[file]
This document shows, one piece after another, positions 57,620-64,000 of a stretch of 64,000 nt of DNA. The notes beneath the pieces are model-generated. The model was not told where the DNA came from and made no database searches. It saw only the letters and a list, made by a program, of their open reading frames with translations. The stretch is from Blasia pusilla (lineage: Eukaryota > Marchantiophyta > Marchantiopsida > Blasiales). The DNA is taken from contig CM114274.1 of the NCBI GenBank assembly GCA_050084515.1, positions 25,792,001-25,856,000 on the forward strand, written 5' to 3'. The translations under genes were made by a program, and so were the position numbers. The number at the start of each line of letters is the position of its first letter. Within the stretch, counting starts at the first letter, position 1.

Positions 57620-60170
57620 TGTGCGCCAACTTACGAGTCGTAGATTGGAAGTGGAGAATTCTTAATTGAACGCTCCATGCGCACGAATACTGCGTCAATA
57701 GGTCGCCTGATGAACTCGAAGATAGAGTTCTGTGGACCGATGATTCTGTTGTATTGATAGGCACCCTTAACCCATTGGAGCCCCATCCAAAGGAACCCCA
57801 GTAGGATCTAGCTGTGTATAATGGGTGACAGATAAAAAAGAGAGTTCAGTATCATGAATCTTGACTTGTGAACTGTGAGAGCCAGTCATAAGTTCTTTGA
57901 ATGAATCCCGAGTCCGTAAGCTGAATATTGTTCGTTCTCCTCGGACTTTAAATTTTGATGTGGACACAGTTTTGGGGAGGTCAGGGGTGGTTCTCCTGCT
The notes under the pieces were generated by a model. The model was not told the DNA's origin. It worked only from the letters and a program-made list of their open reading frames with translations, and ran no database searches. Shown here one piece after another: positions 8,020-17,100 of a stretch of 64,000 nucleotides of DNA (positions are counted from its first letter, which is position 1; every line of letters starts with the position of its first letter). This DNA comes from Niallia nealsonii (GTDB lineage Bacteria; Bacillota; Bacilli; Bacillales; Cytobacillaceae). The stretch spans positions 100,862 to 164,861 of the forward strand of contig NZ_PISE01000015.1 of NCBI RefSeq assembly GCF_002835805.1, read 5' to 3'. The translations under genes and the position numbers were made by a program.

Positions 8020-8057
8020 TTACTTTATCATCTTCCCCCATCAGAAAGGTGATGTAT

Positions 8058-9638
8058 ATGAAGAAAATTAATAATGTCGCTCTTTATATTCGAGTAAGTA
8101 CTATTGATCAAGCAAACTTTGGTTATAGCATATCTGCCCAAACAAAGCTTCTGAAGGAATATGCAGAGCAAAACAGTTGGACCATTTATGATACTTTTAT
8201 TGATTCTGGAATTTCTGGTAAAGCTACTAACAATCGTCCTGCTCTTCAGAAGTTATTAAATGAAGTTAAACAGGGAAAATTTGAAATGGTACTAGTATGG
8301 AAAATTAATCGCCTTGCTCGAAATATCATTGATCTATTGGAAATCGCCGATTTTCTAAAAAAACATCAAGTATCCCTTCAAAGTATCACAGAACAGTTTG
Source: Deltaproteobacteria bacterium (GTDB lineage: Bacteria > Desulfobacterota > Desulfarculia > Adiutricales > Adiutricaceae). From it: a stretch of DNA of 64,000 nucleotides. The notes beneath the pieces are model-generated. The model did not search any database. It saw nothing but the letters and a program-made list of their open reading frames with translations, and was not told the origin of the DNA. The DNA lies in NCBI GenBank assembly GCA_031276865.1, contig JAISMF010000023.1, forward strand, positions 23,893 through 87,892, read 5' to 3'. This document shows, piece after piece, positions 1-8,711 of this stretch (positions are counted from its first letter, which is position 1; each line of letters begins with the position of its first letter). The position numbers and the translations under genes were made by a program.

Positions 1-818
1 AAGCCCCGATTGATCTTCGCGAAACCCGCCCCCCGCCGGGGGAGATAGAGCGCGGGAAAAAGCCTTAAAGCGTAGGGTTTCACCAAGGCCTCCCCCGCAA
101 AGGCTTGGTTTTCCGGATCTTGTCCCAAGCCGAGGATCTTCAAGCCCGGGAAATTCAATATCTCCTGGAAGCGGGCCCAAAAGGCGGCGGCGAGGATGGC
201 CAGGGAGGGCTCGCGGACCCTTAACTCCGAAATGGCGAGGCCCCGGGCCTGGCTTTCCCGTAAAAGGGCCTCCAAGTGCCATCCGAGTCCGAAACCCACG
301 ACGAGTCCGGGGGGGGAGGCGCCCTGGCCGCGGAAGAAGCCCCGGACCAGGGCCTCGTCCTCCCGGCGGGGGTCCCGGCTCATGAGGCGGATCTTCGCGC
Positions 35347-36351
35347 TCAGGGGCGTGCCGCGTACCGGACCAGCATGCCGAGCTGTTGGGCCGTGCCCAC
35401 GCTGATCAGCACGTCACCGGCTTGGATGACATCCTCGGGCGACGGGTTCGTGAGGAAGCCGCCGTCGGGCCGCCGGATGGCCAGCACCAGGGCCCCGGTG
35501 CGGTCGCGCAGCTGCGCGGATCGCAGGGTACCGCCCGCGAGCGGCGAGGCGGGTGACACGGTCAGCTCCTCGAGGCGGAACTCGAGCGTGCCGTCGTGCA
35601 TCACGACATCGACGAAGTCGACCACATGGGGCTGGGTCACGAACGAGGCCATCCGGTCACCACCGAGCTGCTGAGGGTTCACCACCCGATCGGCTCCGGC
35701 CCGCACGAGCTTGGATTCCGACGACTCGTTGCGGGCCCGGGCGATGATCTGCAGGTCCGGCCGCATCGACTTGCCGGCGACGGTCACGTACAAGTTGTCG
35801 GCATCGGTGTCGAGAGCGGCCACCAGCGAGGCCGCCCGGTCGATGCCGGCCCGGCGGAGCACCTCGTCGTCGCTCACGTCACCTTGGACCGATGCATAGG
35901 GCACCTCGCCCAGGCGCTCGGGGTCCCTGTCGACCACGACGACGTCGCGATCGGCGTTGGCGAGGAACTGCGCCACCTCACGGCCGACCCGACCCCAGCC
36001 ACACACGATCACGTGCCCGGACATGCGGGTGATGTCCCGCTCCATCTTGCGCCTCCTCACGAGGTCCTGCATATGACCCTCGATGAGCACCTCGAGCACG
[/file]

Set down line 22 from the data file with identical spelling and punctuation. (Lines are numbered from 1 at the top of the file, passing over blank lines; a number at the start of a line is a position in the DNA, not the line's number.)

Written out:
35347 TCAGGGGCGTGCCGCGTACCGGACCAGCATGCCGAGCTGTTGGGCCGTGCCCAC